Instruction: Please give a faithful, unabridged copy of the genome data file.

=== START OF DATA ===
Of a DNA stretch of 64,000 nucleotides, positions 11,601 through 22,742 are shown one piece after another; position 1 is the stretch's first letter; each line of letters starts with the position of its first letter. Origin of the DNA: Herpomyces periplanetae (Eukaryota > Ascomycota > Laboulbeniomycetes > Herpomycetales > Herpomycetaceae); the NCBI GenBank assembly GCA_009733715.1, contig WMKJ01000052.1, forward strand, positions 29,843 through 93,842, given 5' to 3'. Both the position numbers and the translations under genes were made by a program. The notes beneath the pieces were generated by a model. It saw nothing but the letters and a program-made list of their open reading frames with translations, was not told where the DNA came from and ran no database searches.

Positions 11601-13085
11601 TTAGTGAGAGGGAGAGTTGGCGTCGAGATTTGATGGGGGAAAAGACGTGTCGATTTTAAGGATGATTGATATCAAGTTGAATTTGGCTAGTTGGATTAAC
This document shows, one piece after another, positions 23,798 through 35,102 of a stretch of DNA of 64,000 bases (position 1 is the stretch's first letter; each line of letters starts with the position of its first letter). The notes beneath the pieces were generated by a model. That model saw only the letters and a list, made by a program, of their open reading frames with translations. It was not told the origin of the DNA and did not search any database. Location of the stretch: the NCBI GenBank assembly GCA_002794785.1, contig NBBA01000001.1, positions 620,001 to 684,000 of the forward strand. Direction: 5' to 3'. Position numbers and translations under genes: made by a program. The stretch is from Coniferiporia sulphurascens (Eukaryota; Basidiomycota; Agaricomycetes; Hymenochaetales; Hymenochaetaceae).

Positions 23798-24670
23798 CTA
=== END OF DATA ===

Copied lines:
Of a DNA stretch of 64,000 nucleotides, positions 11,601 through 22,742 are shown one piece after another; position 1 is the stretch's first letter; each line of letters starts with the position of its first letter. Origin of the DNA: Herpomyces periplanetae (Eukaryota > Ascomycota > Laboulbeniomycetes > Herpomycetales > Herpomycetaceae); the NCBI GenBank assembly GCA_009733715.1, contig WMKJ01000052.1, forward strand, positions 29,843 through 93,842, given 5' to 3'. Both the position numbers and the translations under genes were made by a program. The notes beneath the pieces were generated by a model. It saw nothing but the letters and a program-made list of their open reading frames with translations, was not told where the DNA came from and ran no database searches.

Positions 11601-13085
11601 TTAGTGAGAGGGAGAGTTGGCGTCGAGATTTGATGGGGGAAAAGACGTGTCGATTTTAAGGATGATTGATATCAAGTTGAATTTGGCTAGTTGGATTAAC
This document shows, one piece after another, positions 23,798 through 35,102 of a stretch of DNA of 64,000 bases (position 1 is the stretch's first letter; each line of letters starts with the position of its first letter). The notes beneath the pieces were generated by a model. That model saw only the letters and a list, made by a program, of their open reading frames with translations. It was not told the origin of the DNA and did not search any database. Location of the stretch: the NCBI GenBank assembly GCA_002794785.1, contig NBBA01000001.1, positions 620,001 to 684,000 of the forward strand. Direction: 5' to 3'. Position numbers and translations under genes: made by a program. The stretch is from Coniferiporia sulphurascens (Eukaryota; Basidiomycota; Agaricomycetes; Hymenochaetales; Hymenochaetaceae).

Positions 23798-24670
23798 CTA